Not that it needed the push, but something like this could put Oakville lacrosse at the forefront of player development in Ontario, and it will certainly raise the sport's profile in our town.
Read more here.
- - -
If my evenings have been eaten up this week with junior hockey camp, my days have been spent with Chris.
Yesterday we went to Long and McQuade to retrieve his saxophone that was in for repairs. A music store to Chris is like a candy store to a baby and he can't help himself.
We left with the sax and some kind of funky foot pedal thing that plugs into his guitar amp. I'm not sure what it does, but he seems to like it.
Aug 17, 2011
A entirely uneventful journey via Westjet, a direct flight from Sydney to Toronto, and we were back in Ontario at 8:17p last night, a little earlier than scheduled.
All the luggage arrived where it was supposed to be.
Maybe Air Canada can take a lesson . . .
- - -
We also managed to get Pad on the ice in time for 9:30p, in spite of his navigationally challenged father.
He's back at it tonight and Thursday night for a pair of 90-minute sessions. Yep. It's hockey season.
He was also in a beaming mood when he came out of the rink, fresh from hitting people and skating hard. He said his wind is nowhere near where he wants it to be, which is no surprise given the way his summer went.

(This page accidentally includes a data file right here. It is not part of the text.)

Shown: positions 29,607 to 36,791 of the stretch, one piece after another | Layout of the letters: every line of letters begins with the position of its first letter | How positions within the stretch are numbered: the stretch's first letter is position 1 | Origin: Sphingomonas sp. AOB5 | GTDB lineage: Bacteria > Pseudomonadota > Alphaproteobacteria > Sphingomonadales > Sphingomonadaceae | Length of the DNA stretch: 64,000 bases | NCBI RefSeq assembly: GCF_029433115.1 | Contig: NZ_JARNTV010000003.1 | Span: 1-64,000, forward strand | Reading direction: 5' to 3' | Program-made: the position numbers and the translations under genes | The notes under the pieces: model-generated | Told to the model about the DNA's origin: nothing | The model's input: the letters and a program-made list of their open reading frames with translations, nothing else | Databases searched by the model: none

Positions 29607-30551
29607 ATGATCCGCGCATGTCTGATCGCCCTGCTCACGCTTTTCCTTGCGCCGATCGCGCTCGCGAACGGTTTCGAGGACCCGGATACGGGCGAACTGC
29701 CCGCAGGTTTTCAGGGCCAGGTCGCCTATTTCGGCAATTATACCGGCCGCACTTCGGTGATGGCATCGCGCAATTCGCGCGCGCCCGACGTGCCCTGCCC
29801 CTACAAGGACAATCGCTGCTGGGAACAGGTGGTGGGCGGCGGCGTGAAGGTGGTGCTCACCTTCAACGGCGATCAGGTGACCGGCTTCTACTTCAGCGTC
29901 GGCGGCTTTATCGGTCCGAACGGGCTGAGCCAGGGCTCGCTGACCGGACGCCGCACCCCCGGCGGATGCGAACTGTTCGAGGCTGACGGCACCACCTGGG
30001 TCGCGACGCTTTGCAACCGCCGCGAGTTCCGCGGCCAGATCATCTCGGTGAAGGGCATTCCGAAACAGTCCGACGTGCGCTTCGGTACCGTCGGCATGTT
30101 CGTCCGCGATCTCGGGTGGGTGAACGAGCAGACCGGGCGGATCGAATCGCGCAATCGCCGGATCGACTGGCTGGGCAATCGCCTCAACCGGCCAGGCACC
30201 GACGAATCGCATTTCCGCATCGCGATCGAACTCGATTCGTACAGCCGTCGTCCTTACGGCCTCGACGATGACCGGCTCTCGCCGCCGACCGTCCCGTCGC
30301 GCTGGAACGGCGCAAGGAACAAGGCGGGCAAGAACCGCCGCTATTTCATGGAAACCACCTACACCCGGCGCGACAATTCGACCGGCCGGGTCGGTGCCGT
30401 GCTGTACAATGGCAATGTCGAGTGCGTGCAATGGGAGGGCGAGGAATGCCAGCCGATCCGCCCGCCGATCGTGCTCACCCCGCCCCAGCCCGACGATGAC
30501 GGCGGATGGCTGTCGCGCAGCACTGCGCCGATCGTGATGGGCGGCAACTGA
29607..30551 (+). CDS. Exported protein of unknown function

We'll be watching to see how quickly he turns that around.
- - -
When Chris was younger, he had a habit after vacations away. He would immediately drop everything upon returning home and go to the basement and play with his "stuff." It was a typhoon of Lego, trains, cars, etc.
Last night after we got home (after the detour to unload his brother) Chris dutifully carried in suitcases and bags.
And then he headed for the basement.
Instead of Lego, he dove into his guitars. He was still down there when Pad and I got home around 11:30p, although evidence would suggest the was a pause for pizza.
- - -
Speaking of evidence, the colour of our lawn indicates that Ontario finally got some rain while we were gone. Even our neighbour's lawn, that was the colour of sand when we left, is now green and growing again.
We got up this morning and Laura had to immediately start working -- almost 800 emails crowded her Outlook program.
She took a few minutes to sit out back with me on the patio in morning sun while that carnage flowed in before returning to the home office.
We already miss the water and waves, but there's something to be said for a sunny Oakville morning.